Yoshika Sangal | March 22, 2016
Anuradha Pal is a tabla player, multi-percussionist and music composer. She started playing tabla at the age of ten. She has been a disciple of legends like late Ustad Alla Rakha and Zakir Hussain. Encyclopaedia Britannica, Who’s Who Journal of the World and the Limca Book of Records (1991) have listed her as the first professional female tabla player. She is also the youngest and only female Indian musician to have performed at the prestigious Woodstock Festival in 2008 and at the WOMAD Festival in 1999. Apart from live performances, she composes music for short films, documentaries and theatre. The background score she composed for MF Husain’s film Gaja Gamini was highly appreciated.
Being from a family of academicians, what or who influenced you to become a tabla player: Apart from studies, music, art and culture were an important part of my upbringing. A lot of artists often visited our house. My parents took me to concerts at a very young age. This exposure drew me towards learning classical music.
How did interest in vocal classical music turn into an interest in tabla: Singing classical music made me realise that I was more inclined towards rhythm. The rhythmic aspect of a song naturally came to me without anyone telling me. Hence, tabla became an adjunct to my singing.
Any challenges: Initially my teacher refused to teach me as I was a girl and tabla was considered a physically demanding instrument. But that did not stop me. My brother was already a tabla player, so I decided to learn it on my own. After a couple of months, my teacher was surprised to see me play and eventually decided to teach me.
How it feels being in a male-dominated field: When one breaks new ground and establishes a new tradition to existing norms, society does not accept it. People have their hardwired thinking. I have faced discrimination and cynicism. I had to work really hard. I didn’t have any godfather. This industry is hierarchical and I was a new person.
Your inspiration: My audience was a great support. When they come to praise me, I feel all my hard work gets paid off. Girls often tell me that they get inspired by me to pursue their dreams in various fields. This change that I bring in the lives of other people is a big inspiration for me.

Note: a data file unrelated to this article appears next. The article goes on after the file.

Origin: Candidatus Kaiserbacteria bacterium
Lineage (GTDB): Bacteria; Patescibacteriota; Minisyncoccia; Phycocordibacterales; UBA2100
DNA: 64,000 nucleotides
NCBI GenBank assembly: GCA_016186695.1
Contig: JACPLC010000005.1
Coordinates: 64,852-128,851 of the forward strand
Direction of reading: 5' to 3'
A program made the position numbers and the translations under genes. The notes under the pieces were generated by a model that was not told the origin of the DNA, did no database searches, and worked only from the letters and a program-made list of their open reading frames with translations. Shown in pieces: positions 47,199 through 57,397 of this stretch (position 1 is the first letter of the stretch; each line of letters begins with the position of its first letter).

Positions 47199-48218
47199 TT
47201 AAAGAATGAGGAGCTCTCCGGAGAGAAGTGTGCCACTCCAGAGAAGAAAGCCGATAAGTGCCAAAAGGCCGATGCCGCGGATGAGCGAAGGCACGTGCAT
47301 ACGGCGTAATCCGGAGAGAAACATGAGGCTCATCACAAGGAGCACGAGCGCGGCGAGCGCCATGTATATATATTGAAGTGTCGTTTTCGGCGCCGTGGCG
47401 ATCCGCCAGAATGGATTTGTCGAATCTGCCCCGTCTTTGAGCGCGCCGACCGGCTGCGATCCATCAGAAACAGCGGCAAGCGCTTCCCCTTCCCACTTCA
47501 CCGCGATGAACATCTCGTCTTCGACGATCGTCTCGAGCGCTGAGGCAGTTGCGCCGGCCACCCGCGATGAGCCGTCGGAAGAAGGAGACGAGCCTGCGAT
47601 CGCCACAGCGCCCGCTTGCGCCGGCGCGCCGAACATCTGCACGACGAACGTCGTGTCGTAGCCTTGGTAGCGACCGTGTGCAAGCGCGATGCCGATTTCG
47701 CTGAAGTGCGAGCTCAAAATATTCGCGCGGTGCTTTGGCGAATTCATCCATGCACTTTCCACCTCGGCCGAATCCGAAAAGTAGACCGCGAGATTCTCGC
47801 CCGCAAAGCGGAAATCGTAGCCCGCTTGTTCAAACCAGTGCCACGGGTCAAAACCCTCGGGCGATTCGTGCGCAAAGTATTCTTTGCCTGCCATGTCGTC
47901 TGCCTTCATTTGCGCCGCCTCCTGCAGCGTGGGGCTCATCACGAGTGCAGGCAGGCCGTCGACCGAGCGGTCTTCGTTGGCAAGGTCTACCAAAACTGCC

Your gurus: To listen to tabla maestros and learn from them was an honour yet it was very difficult. But I thrived on challenge. They have supported me unconditionally. I learnt under the strict ‘guru shishya parampara’ and I feel that this is a brilliant system. You learn not only music but about life and discipline. You learn to deal with many things.
How can women be encouraged to join this field: I feel inspiration doesn’t come just by talking about it. You have to do something. I formed my Stree Shakti band in 1996 so that I could provide a platform to provide equal opportunity to women who are not able to showcase their talent.
Any other passion besides tabla: Wildlife and reading
How do you stay fit: By performing yoga
Favourite production: My original composition of tabla jugalbandhi. It is a combination and synthesis of traditional and contemporary.
Anything you want to change in the world: Violence. People have to find the calm in themselves. I feel music is a binding force. It reduces stress and connects people. I feel that exposure to music should be made compulsory in schools and colleges.
As told to Yoshika Sangal
The Essential U. R. Ananthamurthy Edited by N. Manu Chakravarthy and Chandan Gowda Aleph Books, Rs 899, 312 pages
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